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Building for birds: Reclaimed barn wood keeping math teacher busy

8th grade math teacher Rob Staudacher poses for a photo in his workshop attached to his garage in Cedar Rapids on Thursd
8th grade math teacher Rob Staudacher poses for a photo in his workshop attached to his garage in Cedar Rapids on Thursday, April 9, 2020. (Andy Abeyta/The Gazette)
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Typically Rob Staudacher, 56, of Cedar Rapids, would be spending his days teaching eighth grade math to his students in the Center Point-Urbana school district.

But since school is not currently in session, Staudacher has turned his attention to his hobby.

“I stink at sitting still,” he joked. “I knew when schools closed for four weeks that I’d have a lot of time on my hands. The woodworking keeps my hands and mind busy and helps me keep my sanity.”

These days he’s focused on building birdhouses.

“I’ve been creating many crafts with barn boards for more than ten years,” he said, noting that most of the projects he creates can be used indoors or as outdoor decorations. “Most of my wood comes from salvage projects. When it was time to replace our backyard fence, I knew I wanted to keep as much of the wood as possible to create projects.”

Each birdhouse Staudacher creates varies in style and detail.

“Rarely do I have plans for any of my projects,” he said, adding that he gets inspiration by just poking around Google. “I typically draw up some general plans, but find that I deviate from them oftentimes. I like to find projects that look attainable, but that will also challenge my thinking.”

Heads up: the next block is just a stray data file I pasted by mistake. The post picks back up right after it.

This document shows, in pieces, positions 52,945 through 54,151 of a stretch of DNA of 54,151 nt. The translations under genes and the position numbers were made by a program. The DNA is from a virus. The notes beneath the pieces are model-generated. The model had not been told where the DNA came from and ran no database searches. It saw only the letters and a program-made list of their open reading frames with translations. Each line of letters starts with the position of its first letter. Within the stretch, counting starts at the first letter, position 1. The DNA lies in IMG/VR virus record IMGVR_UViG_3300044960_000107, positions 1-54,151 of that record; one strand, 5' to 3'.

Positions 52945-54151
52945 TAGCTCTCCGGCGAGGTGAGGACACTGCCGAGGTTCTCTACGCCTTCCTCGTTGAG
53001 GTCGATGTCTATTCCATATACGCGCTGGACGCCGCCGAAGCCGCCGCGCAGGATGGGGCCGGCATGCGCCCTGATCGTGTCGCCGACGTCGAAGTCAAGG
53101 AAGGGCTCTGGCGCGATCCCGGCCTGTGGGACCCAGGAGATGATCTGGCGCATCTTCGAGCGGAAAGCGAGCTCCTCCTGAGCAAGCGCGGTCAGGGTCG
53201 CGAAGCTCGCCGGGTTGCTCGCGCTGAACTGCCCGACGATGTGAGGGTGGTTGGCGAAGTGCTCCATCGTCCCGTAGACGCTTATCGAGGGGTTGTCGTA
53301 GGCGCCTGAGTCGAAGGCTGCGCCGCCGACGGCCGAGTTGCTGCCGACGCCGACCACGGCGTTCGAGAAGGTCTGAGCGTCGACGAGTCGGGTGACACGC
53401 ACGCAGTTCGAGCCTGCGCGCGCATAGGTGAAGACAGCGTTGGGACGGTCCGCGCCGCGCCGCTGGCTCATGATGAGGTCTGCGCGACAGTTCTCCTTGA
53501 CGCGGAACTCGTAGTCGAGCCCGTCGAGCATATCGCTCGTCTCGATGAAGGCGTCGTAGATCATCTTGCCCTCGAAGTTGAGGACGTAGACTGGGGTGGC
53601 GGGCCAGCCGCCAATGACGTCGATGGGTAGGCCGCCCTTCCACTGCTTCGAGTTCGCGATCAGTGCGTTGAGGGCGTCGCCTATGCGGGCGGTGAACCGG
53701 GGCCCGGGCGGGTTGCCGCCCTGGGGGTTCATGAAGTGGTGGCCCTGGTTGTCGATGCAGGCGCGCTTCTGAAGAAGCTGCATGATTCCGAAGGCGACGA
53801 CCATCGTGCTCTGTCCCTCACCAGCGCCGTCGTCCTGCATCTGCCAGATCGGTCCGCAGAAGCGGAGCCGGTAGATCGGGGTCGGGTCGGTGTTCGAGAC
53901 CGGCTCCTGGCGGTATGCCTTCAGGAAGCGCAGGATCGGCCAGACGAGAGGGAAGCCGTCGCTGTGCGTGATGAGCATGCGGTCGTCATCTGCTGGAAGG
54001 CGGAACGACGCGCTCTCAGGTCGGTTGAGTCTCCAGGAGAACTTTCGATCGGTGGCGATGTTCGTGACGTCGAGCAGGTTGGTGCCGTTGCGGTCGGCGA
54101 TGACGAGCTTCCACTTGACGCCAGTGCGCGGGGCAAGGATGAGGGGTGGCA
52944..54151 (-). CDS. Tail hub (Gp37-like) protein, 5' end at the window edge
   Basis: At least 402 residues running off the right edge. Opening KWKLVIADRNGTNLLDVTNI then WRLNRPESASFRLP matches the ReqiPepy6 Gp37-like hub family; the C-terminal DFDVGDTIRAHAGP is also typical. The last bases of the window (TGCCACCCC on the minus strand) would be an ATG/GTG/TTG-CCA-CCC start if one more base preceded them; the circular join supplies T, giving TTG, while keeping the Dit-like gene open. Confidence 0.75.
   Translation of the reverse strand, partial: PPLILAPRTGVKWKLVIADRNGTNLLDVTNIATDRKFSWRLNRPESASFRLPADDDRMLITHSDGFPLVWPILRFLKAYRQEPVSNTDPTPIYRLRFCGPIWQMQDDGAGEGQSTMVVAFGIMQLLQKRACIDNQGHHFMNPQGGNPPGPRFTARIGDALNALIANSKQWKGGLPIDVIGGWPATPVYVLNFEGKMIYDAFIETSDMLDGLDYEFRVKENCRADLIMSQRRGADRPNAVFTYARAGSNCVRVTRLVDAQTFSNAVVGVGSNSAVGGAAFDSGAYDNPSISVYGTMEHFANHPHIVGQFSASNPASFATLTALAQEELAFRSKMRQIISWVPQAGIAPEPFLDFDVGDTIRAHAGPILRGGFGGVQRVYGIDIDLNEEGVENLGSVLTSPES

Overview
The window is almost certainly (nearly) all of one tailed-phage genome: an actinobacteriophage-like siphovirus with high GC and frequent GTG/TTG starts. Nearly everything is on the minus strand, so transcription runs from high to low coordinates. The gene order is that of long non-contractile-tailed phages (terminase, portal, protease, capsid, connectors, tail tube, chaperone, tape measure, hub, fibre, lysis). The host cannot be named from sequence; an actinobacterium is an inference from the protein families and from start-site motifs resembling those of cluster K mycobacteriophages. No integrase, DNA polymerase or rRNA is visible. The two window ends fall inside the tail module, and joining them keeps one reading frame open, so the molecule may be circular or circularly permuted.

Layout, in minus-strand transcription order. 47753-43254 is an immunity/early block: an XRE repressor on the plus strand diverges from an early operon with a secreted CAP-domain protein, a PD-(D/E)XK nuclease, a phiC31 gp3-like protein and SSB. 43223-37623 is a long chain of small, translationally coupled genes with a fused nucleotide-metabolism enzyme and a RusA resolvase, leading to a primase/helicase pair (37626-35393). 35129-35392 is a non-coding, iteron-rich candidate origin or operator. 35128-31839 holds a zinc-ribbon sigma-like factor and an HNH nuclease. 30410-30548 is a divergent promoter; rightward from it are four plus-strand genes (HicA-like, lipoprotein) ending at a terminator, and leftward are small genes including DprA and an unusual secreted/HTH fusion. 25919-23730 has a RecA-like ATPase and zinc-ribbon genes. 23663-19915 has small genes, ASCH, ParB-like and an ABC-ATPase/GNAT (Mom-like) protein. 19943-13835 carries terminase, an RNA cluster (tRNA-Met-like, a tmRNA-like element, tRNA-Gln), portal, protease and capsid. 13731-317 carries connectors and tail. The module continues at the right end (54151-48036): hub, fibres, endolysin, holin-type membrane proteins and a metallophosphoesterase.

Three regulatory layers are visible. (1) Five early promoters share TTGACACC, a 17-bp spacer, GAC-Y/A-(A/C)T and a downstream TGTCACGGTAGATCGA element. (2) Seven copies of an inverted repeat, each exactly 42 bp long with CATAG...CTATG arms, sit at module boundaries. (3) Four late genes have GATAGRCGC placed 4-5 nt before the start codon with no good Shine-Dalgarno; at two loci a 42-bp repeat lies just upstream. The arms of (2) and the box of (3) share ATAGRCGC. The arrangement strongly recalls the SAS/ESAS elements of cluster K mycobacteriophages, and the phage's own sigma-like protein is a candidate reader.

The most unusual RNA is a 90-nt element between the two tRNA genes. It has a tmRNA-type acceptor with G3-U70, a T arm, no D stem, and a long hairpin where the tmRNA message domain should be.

“And unless requested, most of my projects are ‘one timers,’” he added. “I don’t like repeating things I’ve already built.”

Staudacher said that most of his projects, whether birdhouses or other items like mirrors and bottle crates, typically take about a day to create.

“I’m a miser when it comes to wood and a lot of my time goes into finding the right piece of wood for a project.”

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He said he’s also started using his lathe more and finds a lot of satisfaction in making segmented bowls.

“These take more time, but they are fun to create.”

As of right now, Staudacher doesn’t see his hobby turning into much more than a way to keep busy outside of the classroom. “I really only hope to bring in enough money to buy more wood and keep my tools in working order,” he said, noting that most of the projects he creates end up in his sister-in-law’s shop at Staudacher Farms in Yorkville, Illinois. It’s a great partnership, Staudacher said, as he just appreciates making the projects, not pricing and selling them.

While the bird houses are a newer endeavor, Staudacher said he’s always been crafty. “I’ve been doing woodwork projects all of my adult life. Right now, this is my ‘main’ hobby, but I am a DIYer by nature. When I discovered YouTube videos several years ago, I found out that there weren’t many home jobs that intimidate me anymore.”

And as Staudacher hopes his students are doing, he’s getting to work on a little bit of math, too.

“I like being able to use my math skills to help solve problems that arise along the way,” he said. “I also enjoy seeing the end product after a day’s worth of work.”

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